Administration to Grant Deferred Action Status to DREAM Act Beneficiaries
In an unprecedented move, on June 15, 2012, President Obama announced that his Administration would grant deferred action status for qualifying children of the undocumented, permitting them to remain in the U.S. for two years, while being eligible for employment. The action has drawn praise from the Hispanic community and criticism from Republicans who favor Congressional action to address this issue over a short term Executive action. It may benefit upwards of 600,000 persons.
In announcing the Directive, Homeland Security Secretary Napolitano described deferred action status for this group of low risk beneficiaries as a logical extension of the Administration’s prosecutorial discretion policy to best use federal resources to remove those who pose the most serious national security or risk to public safety. She described this group of young people as having been brought to the U.S. through no fault of their own and who lacked intent to violate the law.
To qualify, an applicant must (1) Have come to the U.S. before age 16; (2) Have resided in the U.S. for at least five years prior to June 15, 2012; (3) Either currently be enrolled in school, or graduated from high school, have a G.E.D. certificate or be honorably discharged from the U.S. Armed Forces; (4) Not be convicted of a felony, a significant misdemeanor, or multiple misdemeanors, or otherwise be a threat to national security or public safety; and (4) Be 30 years of age or younger.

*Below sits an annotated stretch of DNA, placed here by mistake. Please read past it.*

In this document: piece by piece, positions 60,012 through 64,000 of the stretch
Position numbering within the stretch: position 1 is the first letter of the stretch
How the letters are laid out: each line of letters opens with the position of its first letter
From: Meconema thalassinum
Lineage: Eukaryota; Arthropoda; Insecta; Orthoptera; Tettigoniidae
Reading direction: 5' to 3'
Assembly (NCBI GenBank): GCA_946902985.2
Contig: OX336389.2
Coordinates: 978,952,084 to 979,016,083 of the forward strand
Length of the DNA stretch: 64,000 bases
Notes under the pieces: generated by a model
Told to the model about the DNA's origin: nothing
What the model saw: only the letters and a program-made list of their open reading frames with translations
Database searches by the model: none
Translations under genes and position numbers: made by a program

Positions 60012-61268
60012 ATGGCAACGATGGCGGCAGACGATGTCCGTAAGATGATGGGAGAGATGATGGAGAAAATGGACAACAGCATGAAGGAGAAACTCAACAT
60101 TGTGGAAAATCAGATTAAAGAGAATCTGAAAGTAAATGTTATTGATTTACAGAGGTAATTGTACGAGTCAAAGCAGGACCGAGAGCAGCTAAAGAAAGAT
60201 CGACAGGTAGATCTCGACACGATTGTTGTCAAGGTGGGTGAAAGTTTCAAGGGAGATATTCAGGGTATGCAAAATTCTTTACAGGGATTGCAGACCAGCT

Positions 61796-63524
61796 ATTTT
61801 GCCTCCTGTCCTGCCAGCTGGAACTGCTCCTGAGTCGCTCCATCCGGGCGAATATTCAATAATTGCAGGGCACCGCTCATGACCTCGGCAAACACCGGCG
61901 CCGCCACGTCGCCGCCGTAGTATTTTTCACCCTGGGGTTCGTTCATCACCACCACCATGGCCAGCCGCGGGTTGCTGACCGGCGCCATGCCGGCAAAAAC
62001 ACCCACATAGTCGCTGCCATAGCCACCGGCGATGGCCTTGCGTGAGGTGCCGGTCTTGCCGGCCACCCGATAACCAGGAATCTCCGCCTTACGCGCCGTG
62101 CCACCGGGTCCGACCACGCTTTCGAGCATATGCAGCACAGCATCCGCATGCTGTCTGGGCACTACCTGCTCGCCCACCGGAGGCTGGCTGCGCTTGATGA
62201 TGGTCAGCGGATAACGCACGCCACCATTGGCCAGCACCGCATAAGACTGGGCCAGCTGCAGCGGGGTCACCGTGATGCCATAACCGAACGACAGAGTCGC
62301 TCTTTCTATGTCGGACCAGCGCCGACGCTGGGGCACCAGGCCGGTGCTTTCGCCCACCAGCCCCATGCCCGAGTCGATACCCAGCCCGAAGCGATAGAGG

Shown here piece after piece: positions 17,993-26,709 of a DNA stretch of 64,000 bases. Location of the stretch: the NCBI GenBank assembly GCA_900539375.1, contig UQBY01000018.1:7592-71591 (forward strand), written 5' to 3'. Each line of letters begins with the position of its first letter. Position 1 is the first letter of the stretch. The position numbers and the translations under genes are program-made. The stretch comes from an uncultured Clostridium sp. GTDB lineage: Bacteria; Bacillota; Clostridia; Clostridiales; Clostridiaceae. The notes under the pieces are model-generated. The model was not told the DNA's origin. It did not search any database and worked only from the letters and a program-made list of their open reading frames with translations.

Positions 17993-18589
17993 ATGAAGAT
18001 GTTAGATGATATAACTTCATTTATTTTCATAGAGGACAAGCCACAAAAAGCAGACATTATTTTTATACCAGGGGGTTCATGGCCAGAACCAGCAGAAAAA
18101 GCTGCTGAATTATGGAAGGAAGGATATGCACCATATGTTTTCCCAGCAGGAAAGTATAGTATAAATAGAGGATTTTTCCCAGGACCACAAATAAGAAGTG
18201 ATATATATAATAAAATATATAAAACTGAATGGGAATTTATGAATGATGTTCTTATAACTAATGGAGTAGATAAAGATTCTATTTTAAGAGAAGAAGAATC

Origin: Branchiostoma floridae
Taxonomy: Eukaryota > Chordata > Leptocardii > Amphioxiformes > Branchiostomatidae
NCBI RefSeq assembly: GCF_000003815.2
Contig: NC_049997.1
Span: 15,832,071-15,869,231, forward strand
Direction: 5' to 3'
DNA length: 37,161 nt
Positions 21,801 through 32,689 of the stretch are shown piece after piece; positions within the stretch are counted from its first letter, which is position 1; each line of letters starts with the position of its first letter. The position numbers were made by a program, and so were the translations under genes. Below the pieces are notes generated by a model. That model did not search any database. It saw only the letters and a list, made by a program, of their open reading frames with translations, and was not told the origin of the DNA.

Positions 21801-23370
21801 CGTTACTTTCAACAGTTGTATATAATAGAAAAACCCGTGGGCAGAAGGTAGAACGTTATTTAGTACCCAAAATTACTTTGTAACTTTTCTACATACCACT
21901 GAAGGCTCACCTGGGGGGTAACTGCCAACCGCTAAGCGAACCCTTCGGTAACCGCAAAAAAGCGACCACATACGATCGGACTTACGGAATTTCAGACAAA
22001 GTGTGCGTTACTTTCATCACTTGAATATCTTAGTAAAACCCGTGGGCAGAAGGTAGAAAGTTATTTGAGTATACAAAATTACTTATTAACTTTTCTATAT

Persons meeting the above criteria and who are already in removal proceedings will be subject to a case-by-case review.
“Whether taken out of a concern for the plight of innocent children, or done as an election year ploy to gain votes, President Obama’s decision to grant Deferred Action status to children in the U.S. without status is the first positive step that actually helps young people living in limbo, and it has been hailed as such by the Hispanic community,” said Stewart Rabinowitz, a Dallas, Texas immigration attorney. “In light of the growing clout of U.S. citizen voting Hispanics in America, the President’s step, while controversial, is recognition of this reality.”
The Administration expects to implement this Deferred Action program within the next 60 days.
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